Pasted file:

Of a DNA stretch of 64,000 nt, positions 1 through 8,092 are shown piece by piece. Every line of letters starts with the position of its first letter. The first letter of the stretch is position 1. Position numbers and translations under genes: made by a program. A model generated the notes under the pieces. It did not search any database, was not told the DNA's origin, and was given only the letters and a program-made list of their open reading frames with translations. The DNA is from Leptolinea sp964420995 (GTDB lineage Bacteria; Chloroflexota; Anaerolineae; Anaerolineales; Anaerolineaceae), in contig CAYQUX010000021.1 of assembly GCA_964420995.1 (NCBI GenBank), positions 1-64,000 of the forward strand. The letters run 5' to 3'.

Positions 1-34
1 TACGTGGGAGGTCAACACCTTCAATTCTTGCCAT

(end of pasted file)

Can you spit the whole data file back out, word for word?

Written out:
Of a DNA stretch of 64,000 nt, positions 1 through 8,092 are shown piece by piece. Every line of letters starts with the position of its first letter. The first letter of the stretch is position 1. Position numbers and translations under genes: made by a program. A model generated the notes under the pieces. It did not search any database, was not told the DNA's origin, and was given only the letters and a program-made list of their open reading frames with translations. The DNA is from Leptolinea sp964420995 (GTDB lineage Bacteria; Chloroflexota; Anaerolineae; Anaerolineales; Anaerolineaceae), in contig CAYQUX010000021.1 of assembly GCA_964420995.1 (NCBI GenBank), positions 1-64,000 of the forward strand. The letters run 5' to 3'.

Positions 1-34
1 TACGTGGGAGGTCAACACCTTCAATTCTTGCCAT